Like many (all?) chairs nationwide, I’ve been facing a host of pressures regarding COVID matters, ranging from institutional demands for hybrid and F2F teaching to faculty feeling pressures about their scholarship, service obligations, and work-life balance. All of these are magnifying a question I’ve long struggled with as chair—how do I faithfully discharge my obligations to both my college administration and my departmental faculty, and how do I balance what seem to be their increasingly competing interests (if not demands) and do so without losing my integrity? Our faculty and campus are certainly not as divided as some I’ve read about, but that’s in part because we generally trust each other’s basic decency and intentions. Like so many other things, that trust is starting to come under some strain, which only seems to intensify the importance of my managing the chair’s intermediary role. But how do I do that without being seen—by either side—as two-faced or insufficiently understanding and supportive?
I am a chair at an institution in distress; we are experiencing line terminations of junior faculty and other budgetary cuts. The line cuts have been particularly challenging for many reasons, not least the hope that was dangled in the announcement that the lines could be restored if other cuts seem sufficient, which has made it very hard to organize. The junior faculty, extremely creative, amazing teachers with excellent publication records, feel unsupported by senior faculty, even shunned to a certain degree, and also sometimes feel cut out of decisions. Senior faculty feel like they are uncertain what to do: they are unsure how to fight back, and are uncomfortable doing planning for next year that may likely involve planning to not have the junior faculty present. Some are themselves in fight/flight/freeze mode. The sense of “business as normal” can be excruciating when business is not, in fact, normal. How ought a chair best navigate these challenging waters?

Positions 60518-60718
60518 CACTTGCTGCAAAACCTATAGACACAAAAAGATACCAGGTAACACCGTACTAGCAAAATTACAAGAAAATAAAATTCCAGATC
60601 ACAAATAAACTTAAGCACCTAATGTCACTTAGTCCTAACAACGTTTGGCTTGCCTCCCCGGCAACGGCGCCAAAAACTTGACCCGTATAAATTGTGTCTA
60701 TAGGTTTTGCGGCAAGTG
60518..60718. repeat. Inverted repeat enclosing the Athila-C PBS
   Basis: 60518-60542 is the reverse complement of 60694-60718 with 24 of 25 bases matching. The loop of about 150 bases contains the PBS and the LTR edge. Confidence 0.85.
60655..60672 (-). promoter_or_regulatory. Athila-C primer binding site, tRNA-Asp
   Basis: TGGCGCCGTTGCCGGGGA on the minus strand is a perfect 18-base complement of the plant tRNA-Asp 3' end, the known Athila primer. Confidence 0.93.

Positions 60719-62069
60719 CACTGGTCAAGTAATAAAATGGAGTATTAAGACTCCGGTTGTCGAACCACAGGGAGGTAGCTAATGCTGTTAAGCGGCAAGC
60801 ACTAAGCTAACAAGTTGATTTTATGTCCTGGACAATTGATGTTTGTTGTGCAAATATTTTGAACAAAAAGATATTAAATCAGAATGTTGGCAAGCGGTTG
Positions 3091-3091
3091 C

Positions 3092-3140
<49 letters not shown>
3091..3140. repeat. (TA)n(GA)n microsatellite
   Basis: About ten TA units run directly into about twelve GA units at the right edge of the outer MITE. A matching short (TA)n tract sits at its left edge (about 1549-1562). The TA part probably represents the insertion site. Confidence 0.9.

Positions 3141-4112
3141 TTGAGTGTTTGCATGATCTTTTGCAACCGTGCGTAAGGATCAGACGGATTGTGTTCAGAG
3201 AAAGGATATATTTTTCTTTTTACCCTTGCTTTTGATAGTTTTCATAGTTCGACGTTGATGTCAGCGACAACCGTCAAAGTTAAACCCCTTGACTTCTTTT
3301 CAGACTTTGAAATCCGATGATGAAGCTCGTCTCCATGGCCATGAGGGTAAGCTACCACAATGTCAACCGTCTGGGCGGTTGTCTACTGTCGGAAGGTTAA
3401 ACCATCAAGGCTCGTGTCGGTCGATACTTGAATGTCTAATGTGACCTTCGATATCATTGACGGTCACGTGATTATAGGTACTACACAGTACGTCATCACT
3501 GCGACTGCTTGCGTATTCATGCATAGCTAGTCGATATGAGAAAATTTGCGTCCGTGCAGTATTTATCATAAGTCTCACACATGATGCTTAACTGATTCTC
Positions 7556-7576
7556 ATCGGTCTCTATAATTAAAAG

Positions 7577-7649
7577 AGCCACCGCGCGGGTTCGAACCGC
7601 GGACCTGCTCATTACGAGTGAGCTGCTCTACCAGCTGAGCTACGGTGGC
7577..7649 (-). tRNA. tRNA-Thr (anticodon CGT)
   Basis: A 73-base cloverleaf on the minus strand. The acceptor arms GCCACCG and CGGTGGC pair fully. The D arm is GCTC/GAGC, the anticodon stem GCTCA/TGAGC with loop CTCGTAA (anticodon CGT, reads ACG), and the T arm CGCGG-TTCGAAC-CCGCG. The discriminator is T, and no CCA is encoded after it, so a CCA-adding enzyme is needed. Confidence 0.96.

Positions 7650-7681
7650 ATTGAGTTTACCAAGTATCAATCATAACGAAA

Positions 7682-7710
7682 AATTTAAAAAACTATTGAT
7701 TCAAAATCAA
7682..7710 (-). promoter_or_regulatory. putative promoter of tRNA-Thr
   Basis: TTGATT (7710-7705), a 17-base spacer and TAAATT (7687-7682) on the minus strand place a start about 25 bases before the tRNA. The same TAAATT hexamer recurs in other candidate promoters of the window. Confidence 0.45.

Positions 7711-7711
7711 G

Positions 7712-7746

What’s a way to boost majors and credit hours, bring increased attention to the English department, and excite faculty? A celebration called “English Week” brings all these benefits and more,…
Part of what one learns from being chair is the inescapably material character of academic life, how the academic fabric is woven in our workplaces. It is a good thing to keep the economic underpinnings of the enterprise front and center for colleagues, helping them to balance their idealism against the many competing, often economic, priorities that departmental discussion and decision-making need to take into account.